On appeal from the Superior Court, Law Division, Bergen County, whose decision is reported at 216 N.J. Super. 347.
Petrella, Baime and Ashbey. The opinion of the court was delivered by Ashbey, J.A.D.
In this cigarette product liability action, plaintiff sought damages from defendant cigarette manufacturer, Brown & Williamson Tobacco Corporation, for the death of her husband. Judge Lucchi granted defendant's motion for partial summary judgment, dismissing that count of plaintiff's complaint which asserted liability based upon defendant's failure to warn of the dangers of smoking its product, Viceroy cigarettes, but denied the balance of defendant's motion. By leave granted, the parties separately appealed from these rulings. For purposes of this opinion we consolidate these appeals and affirm, substantially for the reasons expressed by Judge Lucchi in his written opinion, reported at 216 N.J. Super. 347 (Law Div.1986), and subject to such modifications as intervening law makes necessary.*fn1
We are first satisfied, as was Judge Lucchi, that plaintiff's cause of action for failure to warn is preempted by the 1965 Cigarette Labeling and Advertising Act, 15 U.S.C.A. sec. 1331 et seq. (Labeling Act) (216 N.J. Super. at 350). We recognize that Judge Lucchi's ruling was grounded in his conviction that he was bound by the federal courts in their interpretation of federal statutes, particularly by the opinion of the Third Circuit in Cipollone v. Liggett Group, Inc., 789 F.2d 181, 185-188
(3 Cir.1986), cert. den. U.S. , 107, S. Ct. 907, 93 L. Ed. 2d 857 (1987) (216 N.J. Super. at 351-352).
We need not rule, however, on whether Judge Lucchi was bound by the Third Circuit opinion.*fn2 Our independent review convinces us that the Labeling Act does preempt plaintiff's common law action for failure to warn. 15 U.S.C.A. sec. 1334. See Feldman v. Lederle Laboratories, 97 N.J. 429, 460 (1984); Andre v. Union Tank Car Co., Inc., 213 N.J. Super. 51, 65 (Law Div.1985), aff'd 216 N.J. Super. 219 (App.Div.1987).
Any preemption analysis begins with examining whether the preemption is "express." "Express preemption" is defined as created by Congress's declaration to preclude state regulation in the given area, and "implied preemption" occurs when Congress, "through the structure or objectives of federal law, has impliedly precluded state regulation in the area." L. Tribe, American Constitutional Law, sec. 6-25 at 481 n. 14 (2d ed. 1988).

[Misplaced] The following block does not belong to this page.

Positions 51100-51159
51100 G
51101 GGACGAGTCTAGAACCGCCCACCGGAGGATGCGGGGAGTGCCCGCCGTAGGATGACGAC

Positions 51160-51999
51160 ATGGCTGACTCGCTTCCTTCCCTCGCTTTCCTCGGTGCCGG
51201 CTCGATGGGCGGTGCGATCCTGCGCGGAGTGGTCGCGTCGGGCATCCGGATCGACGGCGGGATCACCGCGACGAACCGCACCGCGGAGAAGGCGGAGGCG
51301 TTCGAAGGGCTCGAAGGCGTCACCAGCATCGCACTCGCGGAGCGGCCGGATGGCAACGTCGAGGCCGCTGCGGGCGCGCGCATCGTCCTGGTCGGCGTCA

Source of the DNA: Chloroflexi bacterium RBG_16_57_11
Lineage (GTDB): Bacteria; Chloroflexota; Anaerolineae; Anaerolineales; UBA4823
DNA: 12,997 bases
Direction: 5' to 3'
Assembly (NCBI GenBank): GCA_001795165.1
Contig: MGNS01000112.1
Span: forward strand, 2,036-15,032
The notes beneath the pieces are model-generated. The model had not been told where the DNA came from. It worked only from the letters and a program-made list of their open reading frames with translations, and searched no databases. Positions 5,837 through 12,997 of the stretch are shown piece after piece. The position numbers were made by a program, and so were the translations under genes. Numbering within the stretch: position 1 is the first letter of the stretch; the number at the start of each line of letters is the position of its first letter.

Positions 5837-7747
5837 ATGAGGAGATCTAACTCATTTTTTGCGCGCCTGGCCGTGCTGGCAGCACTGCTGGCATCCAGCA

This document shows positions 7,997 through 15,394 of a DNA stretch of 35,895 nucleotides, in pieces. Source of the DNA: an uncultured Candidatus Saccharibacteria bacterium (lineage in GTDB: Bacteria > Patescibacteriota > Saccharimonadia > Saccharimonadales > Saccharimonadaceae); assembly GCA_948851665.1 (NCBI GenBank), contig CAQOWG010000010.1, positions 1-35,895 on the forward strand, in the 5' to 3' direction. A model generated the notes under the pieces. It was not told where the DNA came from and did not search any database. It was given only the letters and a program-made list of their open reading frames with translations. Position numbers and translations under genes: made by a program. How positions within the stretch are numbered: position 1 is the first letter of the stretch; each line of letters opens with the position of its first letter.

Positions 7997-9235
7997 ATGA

Because all of the cases construing the preemptive effect of the Act have concluded that what is involved is "implied preemption", we consider Professor Tribe's further words apposite.
These . . . categories of preemption are anything but analytically air-tight. For example, even when Congress declares its preemptive intent in express language,
deciding exactly what it meant to preempt often resembles an exercise in implied preemptive analysis. [ Ibid. ]
The specific preemptive language is:
(a) No statement relating to smoking and health, other than the statement required by [the Act], shall be required on any cigarette package.
(b) No requirement or prohibition based on smoking and health shall be imposed under State law with respect to the advertising or promotion of any cigarettes the packages of which are labeled in conformity with the provisions of this chapter. [15 U.S.C.A. sec. 1334].
Admittedly, section 1334 does not expressly prohibit state tort actions which are predicated on asserting that the cigarette manufacturer's required warning on the package is inadequate. In construing the congressional meaning, we look to the nature of the subject. Tort claims are an area traditionally reserved to the states. We acknowledge the presumption against preemption. The United States Supreme Court has repeatedly emphasized that, "'the historic police powers of the States were not to be superseded by the Federal Act unless that was the clear and manifest purpose of Congress.'" Puerto Rico Dep't of Consumer Affairs v. Isla Petroleum Corp., U.S. , , 108 S. Ct. 1350, 99 L. Ed. 2d 582, (1988), quoting Hillsborough County v. Automated Medical Laboratories, Inc., 471 U.S. 707, 715, 105 S. Ct. 2371, 2376, 85 L. Ed. 2d 714 (1985).
On the other hand, although the extent of the preemption in the Act requires statutory construction, the fact of preemption is express. Not only does the Act say that no "State law" may require a different cigarette warning, it also says that one object of the Act is to prevent "diverse, nonuniform, and confusing cigarette labeling and advertising regulations," 15 U.S.C.A. sec. 1331. Our task, therefore, is to construe this specific preemptive language and to give effect to the Congressional intent there expressed. Cf. California Federal ...